Commentaries

Tuesday, February 14, 2017

THE RED TURTLE



SO WHAT'S THE POINT?

Film Review by Fiore 


I cringe every time there is a Saturday morning screening for a kids animated flick.  The films are generally insipid, filled with a Disney globalist agenda.  The children are rude, loud and obnoxious, while their parents are too attached to their phones to correct the bad behavior.  Yet,  I like animated films intended for adults (no, I’m not talking FELIX THE CAT).   Films utilizing animation to convey an adult story are rare, and often not engaging.  TALES OF HALLOWEEN was an interesting, but very predictable anthology of horror tales.  Jon Favreau’s THE JUNGLE BOOKS could be considered an animated film, even though a few live action stars appear in it.  The last epic animated film I watched was LEGEND OF THE GUARDIANS: THE OWLS OF GA’HOOLE.

With that background, I anticipated an enjoyable experience watching THE RED TURTLE.  The film gathered awards at various festivals with ease.  It is being considered as best animated film for the Oscars.  When the movie concluded, I scratched my head and immediately sent out a whiskey tango foxtrot alert.

I understand film well.  Often, others accuse me of reading too deeply into films, or suggest I have inserted a concept or symbolism surely not intended.  As best I can figure, THE RED TURTLE is a film about inter species co-habitation.  I have honestly attempted to place various symbolisms on the two main characters, hoping for a man and nature, man and woman or man and magic theme, but honestly, nothing works.

THE RED TURTLE has no dialogue, except for a shouted “Hey!”.  It’s the story of a man who is shipwrecked on a deserted island.  Every time he attempts to leave the island, by building a raft of bamboo, something attacks the raft and he is forced to return to the island.  The creature keeping him in place is a large red turtle (guess there’s no surprise there).  

One day, when the turtle comes ashore, the man attacks and kills it.  Afterwards, he feels remorse and tries to revive the turtle, to no avail.  Suddenly, the red turtle transforms into a dazzling red-haired woman.  The man and woman live in happy bliss on the island and even have a son.

As the years go by, no ship, plane or other sea creature comes near this island.  As deserted islands go, this one is off the charts. Kong could use this type of remoteness.   At no time, through all the years is there even a hint of a rescue.  The couple’s son grows, and eventually swims off with a group of turtles.  Quelle surprise!  The man eventually dies of old age, and when he does, the woman turns back into the Red Turtle and swims off into the sunset.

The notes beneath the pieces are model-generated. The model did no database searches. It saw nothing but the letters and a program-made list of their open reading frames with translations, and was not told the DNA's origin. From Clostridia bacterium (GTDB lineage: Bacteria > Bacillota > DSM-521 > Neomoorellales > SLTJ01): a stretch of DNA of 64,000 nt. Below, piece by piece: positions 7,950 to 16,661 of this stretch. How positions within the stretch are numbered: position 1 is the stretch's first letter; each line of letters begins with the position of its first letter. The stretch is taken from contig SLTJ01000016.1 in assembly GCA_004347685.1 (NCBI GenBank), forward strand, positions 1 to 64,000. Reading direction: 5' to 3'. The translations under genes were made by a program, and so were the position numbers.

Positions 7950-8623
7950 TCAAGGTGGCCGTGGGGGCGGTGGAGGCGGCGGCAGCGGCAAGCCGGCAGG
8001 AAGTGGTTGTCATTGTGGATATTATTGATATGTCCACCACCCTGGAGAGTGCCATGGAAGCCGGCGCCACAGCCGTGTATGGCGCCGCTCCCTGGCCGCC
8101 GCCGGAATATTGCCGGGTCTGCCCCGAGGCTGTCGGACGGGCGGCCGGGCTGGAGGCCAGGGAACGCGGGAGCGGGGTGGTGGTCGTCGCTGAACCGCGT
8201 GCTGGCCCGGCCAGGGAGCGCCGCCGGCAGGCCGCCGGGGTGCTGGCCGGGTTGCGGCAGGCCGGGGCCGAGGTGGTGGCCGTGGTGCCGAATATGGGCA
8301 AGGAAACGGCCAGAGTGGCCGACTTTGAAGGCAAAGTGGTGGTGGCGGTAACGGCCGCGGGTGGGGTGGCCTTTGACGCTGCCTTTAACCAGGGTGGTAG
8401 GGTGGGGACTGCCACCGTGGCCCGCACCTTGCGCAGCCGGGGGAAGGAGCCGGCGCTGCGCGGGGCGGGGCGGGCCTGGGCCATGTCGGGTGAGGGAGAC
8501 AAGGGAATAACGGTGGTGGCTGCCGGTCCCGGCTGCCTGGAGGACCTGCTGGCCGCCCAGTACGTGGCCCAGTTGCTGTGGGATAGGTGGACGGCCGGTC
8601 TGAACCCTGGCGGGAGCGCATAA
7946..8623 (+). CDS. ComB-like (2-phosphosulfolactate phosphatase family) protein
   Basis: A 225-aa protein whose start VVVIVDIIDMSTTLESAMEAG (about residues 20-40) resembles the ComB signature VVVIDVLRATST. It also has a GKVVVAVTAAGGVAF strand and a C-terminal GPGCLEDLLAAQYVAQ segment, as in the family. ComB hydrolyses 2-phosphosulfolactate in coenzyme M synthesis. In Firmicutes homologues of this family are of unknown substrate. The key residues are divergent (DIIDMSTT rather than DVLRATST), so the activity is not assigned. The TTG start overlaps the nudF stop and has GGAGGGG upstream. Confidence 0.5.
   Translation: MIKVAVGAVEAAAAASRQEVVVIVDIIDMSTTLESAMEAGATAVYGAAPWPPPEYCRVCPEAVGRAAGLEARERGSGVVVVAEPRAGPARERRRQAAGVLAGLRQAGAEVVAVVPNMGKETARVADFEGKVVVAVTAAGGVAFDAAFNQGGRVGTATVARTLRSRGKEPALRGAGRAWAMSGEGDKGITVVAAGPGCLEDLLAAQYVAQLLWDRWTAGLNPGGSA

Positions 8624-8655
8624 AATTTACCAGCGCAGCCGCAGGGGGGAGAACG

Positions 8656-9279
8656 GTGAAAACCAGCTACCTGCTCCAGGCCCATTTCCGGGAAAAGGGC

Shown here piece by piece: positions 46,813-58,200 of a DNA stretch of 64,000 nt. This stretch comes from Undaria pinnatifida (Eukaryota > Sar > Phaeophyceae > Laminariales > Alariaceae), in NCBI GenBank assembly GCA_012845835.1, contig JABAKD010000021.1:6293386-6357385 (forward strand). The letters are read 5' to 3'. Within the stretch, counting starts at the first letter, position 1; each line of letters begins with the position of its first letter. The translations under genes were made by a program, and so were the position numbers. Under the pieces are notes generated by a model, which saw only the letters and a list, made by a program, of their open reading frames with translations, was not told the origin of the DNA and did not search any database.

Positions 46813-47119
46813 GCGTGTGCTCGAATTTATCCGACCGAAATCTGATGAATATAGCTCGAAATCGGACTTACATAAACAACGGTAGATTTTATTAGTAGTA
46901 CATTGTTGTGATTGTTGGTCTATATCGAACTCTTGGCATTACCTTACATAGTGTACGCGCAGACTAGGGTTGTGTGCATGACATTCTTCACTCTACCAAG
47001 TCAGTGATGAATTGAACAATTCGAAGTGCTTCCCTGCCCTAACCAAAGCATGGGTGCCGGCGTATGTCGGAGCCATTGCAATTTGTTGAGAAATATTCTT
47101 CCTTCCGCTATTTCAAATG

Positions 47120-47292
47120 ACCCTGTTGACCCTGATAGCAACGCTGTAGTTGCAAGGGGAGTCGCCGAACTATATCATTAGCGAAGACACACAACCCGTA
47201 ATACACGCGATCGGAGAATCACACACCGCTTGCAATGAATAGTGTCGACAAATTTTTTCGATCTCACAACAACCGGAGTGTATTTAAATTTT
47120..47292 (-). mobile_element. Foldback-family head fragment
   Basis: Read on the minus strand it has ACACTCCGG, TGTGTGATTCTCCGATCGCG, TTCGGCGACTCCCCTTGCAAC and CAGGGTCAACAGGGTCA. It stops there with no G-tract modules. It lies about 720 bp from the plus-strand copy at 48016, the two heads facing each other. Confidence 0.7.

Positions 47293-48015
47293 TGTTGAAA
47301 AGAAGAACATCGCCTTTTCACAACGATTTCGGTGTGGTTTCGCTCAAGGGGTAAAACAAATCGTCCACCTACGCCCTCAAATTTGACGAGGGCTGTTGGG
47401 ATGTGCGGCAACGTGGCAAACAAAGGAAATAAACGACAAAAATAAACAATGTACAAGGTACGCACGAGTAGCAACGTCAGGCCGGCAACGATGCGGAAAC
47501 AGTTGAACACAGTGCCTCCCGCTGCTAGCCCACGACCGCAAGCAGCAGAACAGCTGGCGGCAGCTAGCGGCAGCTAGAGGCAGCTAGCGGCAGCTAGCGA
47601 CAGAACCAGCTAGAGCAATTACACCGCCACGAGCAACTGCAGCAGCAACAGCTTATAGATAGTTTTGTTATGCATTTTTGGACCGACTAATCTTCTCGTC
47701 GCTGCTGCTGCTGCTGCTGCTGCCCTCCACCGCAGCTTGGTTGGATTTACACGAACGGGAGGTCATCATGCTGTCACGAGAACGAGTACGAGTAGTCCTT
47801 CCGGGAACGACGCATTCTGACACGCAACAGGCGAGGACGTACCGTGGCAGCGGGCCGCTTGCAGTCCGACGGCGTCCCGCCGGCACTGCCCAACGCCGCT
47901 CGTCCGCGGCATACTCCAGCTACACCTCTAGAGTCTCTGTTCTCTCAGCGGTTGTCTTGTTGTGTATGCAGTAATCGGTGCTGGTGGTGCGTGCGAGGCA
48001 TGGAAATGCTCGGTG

I searched all my collected knowledge of Aesop’s Fables, The Brother Grimm, the Bible, Greek and Egyptian mythology and even conversed with friends who are Wiccan, and no where can I find any tale, story, parable, myth or legend that comes close to trying to explain THE RED TURTLE.  Even if you mix and match tales, there’s still nothing here.

The rumors in Tinseltown are Dutch animator Michael Dudok de Wit wanted Studio Ghibli to release one of his short-animated movies in Japan.  The studio was reluctant, so de Wit promised to give the studio a full length animated film if they would handle the distribution of his short film in Japan.  The studio agreed and the resulting movie was THE RED TURTLE.  Perhaps the only purpose for the movie is to serve as payment for Japanese distribution of another film.

Let’s look at the report card for THE RED TURTLE:
ACTING = F
CINEMATOGRAPHY = D
SOUND/MUSIC = D
EDITING = C
LIGHTING = C
SCRIPT = F
SFX = F
ACTION = F


It figures that only members fully immersed in the H3L could find anything of value in this movie.  Perhaps you still must believe Hillary won the election, and everyone should be allowed into our country to make any sense of this movie.



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